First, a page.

Santa Maria in Cappella is an 11th century hospice church, heavily restored, at Vicolo di Santa Maria in Cappella 6 in eastern Trastevere, just to the west of the Lungotevere Ripa. Picture of the church on Wikimedia Commons here.
The church was built about 1090, as witnessed by an epigraph preserved inside the entrance, and back then had the dedication of Santa Maria della Pigna (Our Lady of the Pine Tree). Armellini's transcription, which he published in 1891, reads:
+ Ann[o] D[omi]ni MillXC, Ind[icatione] III, Men[sis] Martius d[ie] XXV, dedicata e[st] h[a]ec eccl[esi]a S[an]c[ta]e Mari[a]e qu[a]e appella ad pinea, per ep[iscop]os Ubaldu[m] Savinen[sem] et Ioh[anne]m Tuculans[em] tem[pore] D[omi]ni Urbani II pap[a]e, in qua sunt reliq[uia]e ex vestimentis S[an]c[ta]e Mari[a]e Virg[inis], rel[iquiae] s[ancti] Pietro apli Cornelii P[a]p[ae] Calixst[i] P[a]p[ae] Felicis P[a]p[ae] Yppoliti Mart[yris], Anastasii Mar[tyris] Felix Marmeniei Martyris. Da Damaso vitam post mortem, XP Redemptor.
This seems to indicate that the founder was somebody called Damasus, who asks Christ for life after death after giving a list of relics put in the church. His patrons were two bishops, Ubald of Sabina and John of Tusculum. The relics included items from the clothes of Our Lady.
More details should arise concerning the church's early history when the archaeological investigations under it now in progress are (hopefully) written up.
The church is not well recorded in the Middle Ages, but was presumably used by the merchant community attached to the river port which was hereabouts. The Tiber sweeping round the Trastevere meander left an area of relatively quiet water for small boats to moor in, just to the south of the inner point of the meander by the church (which is why the Ripa Grande was built there later).
In 1391 the church was restored and attached to the Hospital of the Holy Saviour (Ospedale di Santissimo Salvatore), which was for poor people in the eastern part of Trastevere. It had been founded by one Andreozzo Ponzio, father-in-law of St Frances of Rome. The saint took an interest in this, and it was staffed by her disciples.
The hospital had a cemetery attached, which indicates that the church had been parochial beforehand.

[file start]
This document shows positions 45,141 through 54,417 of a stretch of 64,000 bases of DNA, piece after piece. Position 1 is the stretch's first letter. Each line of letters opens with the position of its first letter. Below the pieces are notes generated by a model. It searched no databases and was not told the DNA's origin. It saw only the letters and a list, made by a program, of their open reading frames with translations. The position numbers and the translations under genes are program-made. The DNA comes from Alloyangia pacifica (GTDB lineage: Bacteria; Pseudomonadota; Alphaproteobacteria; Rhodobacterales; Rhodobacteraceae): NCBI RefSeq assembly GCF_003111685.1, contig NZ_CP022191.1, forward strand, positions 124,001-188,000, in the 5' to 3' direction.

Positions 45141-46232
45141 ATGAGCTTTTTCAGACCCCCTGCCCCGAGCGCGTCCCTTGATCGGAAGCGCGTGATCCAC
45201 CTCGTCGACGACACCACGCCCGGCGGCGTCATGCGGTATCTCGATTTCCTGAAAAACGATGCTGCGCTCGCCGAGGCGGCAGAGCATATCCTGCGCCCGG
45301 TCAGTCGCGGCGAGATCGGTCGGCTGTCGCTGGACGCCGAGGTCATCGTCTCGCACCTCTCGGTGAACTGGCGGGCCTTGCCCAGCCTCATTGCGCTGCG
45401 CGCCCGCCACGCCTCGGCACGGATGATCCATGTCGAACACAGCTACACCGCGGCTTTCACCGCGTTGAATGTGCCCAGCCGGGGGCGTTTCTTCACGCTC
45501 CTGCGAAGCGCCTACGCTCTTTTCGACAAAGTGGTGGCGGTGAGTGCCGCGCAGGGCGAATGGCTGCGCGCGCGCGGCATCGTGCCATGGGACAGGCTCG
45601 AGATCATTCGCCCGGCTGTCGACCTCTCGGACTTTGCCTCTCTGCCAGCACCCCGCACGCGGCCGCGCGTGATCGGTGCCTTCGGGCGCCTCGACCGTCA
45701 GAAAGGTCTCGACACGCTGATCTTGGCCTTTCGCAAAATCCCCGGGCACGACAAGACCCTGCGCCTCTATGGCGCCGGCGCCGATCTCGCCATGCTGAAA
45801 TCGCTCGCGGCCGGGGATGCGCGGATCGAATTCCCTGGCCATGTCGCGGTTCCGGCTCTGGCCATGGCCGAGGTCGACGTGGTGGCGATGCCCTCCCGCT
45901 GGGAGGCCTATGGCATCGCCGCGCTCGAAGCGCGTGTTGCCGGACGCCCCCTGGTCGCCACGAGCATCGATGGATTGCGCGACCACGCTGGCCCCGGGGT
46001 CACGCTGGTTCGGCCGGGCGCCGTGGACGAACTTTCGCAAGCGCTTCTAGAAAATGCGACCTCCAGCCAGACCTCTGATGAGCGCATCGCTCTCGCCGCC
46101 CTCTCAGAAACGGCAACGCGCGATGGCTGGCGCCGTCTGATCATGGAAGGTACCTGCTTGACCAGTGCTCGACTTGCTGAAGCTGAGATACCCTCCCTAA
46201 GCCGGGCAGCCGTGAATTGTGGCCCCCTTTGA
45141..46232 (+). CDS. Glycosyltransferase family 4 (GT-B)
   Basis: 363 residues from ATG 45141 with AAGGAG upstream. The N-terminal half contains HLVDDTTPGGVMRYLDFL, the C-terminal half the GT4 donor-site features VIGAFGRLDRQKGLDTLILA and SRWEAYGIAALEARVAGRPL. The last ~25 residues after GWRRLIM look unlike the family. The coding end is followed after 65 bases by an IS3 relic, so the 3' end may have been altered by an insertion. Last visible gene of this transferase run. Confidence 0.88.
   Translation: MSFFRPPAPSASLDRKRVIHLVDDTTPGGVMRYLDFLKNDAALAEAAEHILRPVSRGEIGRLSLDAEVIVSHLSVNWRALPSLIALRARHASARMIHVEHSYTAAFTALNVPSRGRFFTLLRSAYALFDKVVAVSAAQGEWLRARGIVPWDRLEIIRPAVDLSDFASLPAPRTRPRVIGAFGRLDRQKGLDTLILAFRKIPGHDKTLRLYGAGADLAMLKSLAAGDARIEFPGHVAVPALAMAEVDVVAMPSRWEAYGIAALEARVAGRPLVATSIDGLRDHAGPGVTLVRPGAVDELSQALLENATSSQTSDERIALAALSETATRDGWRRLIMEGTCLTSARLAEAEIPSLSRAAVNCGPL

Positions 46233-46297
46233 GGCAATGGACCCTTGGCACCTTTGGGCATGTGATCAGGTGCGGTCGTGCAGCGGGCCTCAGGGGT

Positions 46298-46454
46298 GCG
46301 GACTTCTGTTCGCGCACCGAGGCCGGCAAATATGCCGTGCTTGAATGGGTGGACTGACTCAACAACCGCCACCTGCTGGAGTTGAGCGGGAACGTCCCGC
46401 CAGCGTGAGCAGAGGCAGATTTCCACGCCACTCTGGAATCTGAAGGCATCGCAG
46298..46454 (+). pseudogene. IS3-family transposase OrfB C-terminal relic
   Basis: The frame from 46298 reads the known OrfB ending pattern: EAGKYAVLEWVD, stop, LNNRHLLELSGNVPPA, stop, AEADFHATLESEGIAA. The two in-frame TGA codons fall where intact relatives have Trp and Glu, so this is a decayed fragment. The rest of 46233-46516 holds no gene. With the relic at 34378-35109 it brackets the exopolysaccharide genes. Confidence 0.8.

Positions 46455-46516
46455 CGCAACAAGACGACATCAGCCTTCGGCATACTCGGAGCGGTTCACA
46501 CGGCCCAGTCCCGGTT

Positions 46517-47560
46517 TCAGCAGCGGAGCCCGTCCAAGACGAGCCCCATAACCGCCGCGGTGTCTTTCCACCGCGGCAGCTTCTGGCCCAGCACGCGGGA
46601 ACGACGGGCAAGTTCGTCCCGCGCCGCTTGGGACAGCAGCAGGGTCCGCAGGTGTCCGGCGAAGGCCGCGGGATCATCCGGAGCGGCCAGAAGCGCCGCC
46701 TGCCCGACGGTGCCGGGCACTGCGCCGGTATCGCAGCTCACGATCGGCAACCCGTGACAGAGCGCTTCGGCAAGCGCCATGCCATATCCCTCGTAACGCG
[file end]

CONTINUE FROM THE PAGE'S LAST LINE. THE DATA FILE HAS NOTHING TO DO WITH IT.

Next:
Coopers, and the nameEdit
Then, in 1450 the hospital was shut down and the church taken over by the Guild of Coopers (Confraternita dei Bottaii), the makers of wooden barrels.
The name Cappella is a puzzle. It means "chapel" nowadays, and the simplest theory is that the church was founded on the site of one. But this seems much too vague -Rome has never been short of chapels. Also, the strong distinction between church and chapel only arose some time after this church was so named.
One alternative circumstantial theory is that the name is derived from the Latin word cupa meaning "cask" or "barrel" (it occurs only in the works of Cicero ) and hence referring to the guild of coopers just mentioned. Cupella would then be a small barrel, but the problem here is that this word is not in any Latin literature. It does occur in metallurgy, in the production of metal by smelting ore in a ceramic vessel, but only as a result of a neologism of the 17th century.
An alternative theory refers back to the original Latin word capella, which is a small female goat. This invokes the church as perhaps being named after an ancient carving of that animal. (How this word evolved to mean "chapel" in due course can be found in the page on the subject of Chapel).
Finally, Armellini thought that Cappella was a corruption of que appella in the dedication inscription -this seems contrived.
Garden, and care homeEdit
Later in the 16th century the church apparently became derelict, and changed hands several times. One owner was a guild of riverboatmen.
Then, a garden behind the church was turned into a riverside playground in the 17th century by Donna Olimpia Pamphilj (1591-1657), the sister-in-law of Pope Innocent X. The purchase of the property involved the Doria Pamphilj family also buying the freehold of the church in 1653. They seem to have restored with a Baroque façade.
In 1797, the church was leased to the Sodalizio dei Mariani di Ripa e Ripetta, which oversaw a restoration.
In 1860 the family decided that a nursing home for the elderly was more needed in the area than a garden, and so founded one. This was first such institution in Rome, and still functions as such today. It is administered by the Daughters of Charity of St Vincent de Paul, and is now known as the Casa di Riposo Francesca Romana.
The refounding of the hospice involved the drastic restoration of the church by Andrea Busiri Vici, which was completed structurally in 1875 although the dedicatory epigraph recording it gives the date 1892.
The garden survives, attached to the nursing home, and is one of the largest private gardens in the Centro Storico.